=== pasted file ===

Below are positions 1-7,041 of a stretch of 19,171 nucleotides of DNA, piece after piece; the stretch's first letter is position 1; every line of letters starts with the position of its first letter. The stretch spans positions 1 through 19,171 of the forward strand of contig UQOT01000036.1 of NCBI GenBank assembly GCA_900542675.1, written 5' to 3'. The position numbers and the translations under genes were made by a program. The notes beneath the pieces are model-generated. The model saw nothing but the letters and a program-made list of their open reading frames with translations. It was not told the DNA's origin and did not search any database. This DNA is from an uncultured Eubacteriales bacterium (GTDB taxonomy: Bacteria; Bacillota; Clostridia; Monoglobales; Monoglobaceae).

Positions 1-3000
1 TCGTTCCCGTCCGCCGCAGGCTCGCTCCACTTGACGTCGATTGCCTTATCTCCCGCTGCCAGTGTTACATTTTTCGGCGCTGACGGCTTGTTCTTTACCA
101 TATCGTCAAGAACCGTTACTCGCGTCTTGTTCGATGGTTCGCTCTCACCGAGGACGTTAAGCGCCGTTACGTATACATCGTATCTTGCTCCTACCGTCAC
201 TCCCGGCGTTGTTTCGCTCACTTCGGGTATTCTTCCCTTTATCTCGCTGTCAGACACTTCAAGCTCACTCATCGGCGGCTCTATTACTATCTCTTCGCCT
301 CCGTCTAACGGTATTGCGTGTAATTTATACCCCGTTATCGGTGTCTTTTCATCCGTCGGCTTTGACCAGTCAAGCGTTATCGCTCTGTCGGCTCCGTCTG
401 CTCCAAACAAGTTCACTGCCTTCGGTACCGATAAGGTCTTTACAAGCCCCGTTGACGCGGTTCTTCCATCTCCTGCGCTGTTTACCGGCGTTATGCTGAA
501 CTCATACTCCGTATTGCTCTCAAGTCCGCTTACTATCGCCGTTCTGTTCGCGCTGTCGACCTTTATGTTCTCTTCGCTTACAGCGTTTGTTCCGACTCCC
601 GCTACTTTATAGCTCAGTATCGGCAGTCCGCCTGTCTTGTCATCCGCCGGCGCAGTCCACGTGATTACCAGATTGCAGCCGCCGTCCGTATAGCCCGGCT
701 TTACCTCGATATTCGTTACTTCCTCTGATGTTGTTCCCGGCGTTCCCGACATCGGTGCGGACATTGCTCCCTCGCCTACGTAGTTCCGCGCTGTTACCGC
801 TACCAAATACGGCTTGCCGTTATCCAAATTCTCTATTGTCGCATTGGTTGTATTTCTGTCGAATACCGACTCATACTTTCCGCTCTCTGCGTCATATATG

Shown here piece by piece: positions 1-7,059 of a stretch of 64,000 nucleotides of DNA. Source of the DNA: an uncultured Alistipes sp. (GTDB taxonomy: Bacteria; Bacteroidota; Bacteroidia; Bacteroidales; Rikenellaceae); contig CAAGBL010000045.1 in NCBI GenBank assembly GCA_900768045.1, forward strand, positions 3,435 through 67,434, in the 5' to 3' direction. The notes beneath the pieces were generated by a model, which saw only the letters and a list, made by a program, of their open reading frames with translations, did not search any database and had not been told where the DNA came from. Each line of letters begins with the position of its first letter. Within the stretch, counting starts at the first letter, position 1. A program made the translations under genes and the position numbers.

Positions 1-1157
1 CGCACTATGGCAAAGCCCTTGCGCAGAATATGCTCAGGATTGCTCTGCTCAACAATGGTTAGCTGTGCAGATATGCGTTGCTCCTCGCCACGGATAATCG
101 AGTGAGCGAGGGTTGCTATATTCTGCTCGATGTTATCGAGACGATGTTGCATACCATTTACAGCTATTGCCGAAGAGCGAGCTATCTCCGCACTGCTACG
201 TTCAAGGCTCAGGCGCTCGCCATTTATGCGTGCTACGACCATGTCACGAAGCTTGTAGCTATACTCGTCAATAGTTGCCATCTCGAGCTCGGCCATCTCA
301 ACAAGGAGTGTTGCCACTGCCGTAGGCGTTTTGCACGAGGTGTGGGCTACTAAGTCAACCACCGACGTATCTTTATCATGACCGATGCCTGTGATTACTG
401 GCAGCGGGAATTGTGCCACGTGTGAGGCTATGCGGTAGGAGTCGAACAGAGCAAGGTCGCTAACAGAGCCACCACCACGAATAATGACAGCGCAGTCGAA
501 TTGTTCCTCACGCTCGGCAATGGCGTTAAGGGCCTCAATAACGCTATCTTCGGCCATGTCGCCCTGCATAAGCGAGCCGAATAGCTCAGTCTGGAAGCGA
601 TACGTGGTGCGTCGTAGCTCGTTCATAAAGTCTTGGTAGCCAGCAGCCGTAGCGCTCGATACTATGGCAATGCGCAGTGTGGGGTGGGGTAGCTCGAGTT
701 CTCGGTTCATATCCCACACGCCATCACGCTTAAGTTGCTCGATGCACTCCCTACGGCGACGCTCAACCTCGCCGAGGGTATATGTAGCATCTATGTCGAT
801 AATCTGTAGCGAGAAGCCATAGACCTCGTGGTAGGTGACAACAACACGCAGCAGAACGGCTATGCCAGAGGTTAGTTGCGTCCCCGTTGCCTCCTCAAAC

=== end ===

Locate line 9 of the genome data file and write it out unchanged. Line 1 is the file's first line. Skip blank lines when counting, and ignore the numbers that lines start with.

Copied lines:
601 GCTACTTTATAGCTCAGTATCGGCAGTCCGCCTGTCTTGTCATCCGCCGGCGCAGTCCACGTGATTACCAGATTGCAGCCGCCGTCCGTATAGCCCGGCT